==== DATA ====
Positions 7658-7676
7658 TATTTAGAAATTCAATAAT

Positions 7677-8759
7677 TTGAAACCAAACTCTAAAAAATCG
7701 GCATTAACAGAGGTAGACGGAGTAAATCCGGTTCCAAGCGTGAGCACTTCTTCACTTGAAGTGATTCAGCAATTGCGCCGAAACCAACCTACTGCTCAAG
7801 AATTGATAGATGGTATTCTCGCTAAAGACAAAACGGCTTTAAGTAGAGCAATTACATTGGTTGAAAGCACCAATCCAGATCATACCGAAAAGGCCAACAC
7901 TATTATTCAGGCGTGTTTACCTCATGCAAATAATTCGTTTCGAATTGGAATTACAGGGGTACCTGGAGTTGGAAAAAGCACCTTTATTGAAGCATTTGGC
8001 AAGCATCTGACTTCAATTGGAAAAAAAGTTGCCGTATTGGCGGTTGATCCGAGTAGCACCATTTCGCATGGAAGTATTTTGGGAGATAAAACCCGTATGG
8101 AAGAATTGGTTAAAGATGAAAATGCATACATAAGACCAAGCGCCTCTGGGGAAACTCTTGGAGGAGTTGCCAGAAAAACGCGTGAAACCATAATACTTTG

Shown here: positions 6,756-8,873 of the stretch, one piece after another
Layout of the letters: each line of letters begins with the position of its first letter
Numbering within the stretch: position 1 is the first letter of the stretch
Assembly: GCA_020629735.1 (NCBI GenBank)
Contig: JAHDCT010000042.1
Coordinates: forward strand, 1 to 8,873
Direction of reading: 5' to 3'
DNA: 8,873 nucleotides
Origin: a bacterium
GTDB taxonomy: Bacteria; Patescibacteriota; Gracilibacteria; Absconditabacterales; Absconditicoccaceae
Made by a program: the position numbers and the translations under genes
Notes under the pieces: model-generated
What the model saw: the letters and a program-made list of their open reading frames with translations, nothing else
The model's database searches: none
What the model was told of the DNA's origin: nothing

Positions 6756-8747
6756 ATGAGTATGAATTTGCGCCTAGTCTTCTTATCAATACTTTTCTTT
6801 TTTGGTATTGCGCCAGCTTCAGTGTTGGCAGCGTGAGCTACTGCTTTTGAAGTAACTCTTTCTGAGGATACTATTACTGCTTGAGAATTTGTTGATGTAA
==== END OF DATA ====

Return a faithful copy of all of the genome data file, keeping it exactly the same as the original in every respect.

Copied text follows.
Positions 7658-7676
7658 TATTTAGAAATTCAATAAT

Positions 7677-8759
7677 TTGAAACCAAACTCTAAAAAATCG
7701 GCATTAACAGAGGTAGACGGAGTAAATCCGGTTCCAAGCGTGAGCACTTCTTCACTTGAAGTGATTCAGCAATTGCGCCGAAACCAACCTACTGCTCAAG
7801 AATTGATAGATGGTATTCTCGCTAAAGACAAAACGGCTTTAAGTAGAGCAATTACATTGGTTGAAAGCACCAATCCAGATCATACCGAAAAGGCCAACAC
7901 TATTATTCAGGCGTGTTTACCTCATGCAAATAATTCGTTTCGAATTGGAATTACAGGGGTACCTGGAGTTGGAAAAAGCACCTTTATTGAAGCATTTGGC
8001 AAGCATCTGACTTCAATTGGAAAAAAAGTTGCCGTATTGGCGGTTGATCCGAGTAGCACCATTTCGCATGGAAGTATTTTGGGAGATAAAACCCGTATGG
8101 AAGAATTGGTTAAAGATGAAAATGCATACATAAGACCAAGCGCCTCTGGGGAAACTCTTGGAGGAGTTGCCAGAAAAACGCGTGAAACCATAATACTTTG

Shown here: positions 6,756-8,873 of the stretch, one piece after another
Layout of the letters: each line of letters begins with the position of its first letter
Numbering within the stretch: position 1 is the first letter of the stretch
Assembly: GCA_020629735.1 (NCBI GenBank)
Contig: JAHDCT010000042.1
Coordinates: forward strand, 1 to 8,873
Direction of reading: 5' to 3'
DNA: 8,873 nucleotides
Origin: a bacterium
GTDB taxonomy: Bacteria; Patescibacteriota; Gracilibacteria; Absconditabacterales; Absconditicoccaceae
Made by a program: the position numbers and the translations under genes
Notes under the pieces: model-generated
What the model saw: the letters and a program-made list of their open reading frames with translations, nothing else
The model's database searches: none
What the model was told of the DNA's origin: nothing

Positions 6756-8747
6756 ATGAGTATGAATTTGCGCCTAGTCTTCTTATCAATACTTTTCTTT
6801 TTTGGTATTGCGCCAGCTTCAGTGTTGGCAGCGTGAGCTACTGCTTTTGAAGTAACTCTTTCTGAGGATACTATTACTGCTTGAGAATTTGTTGATGTAA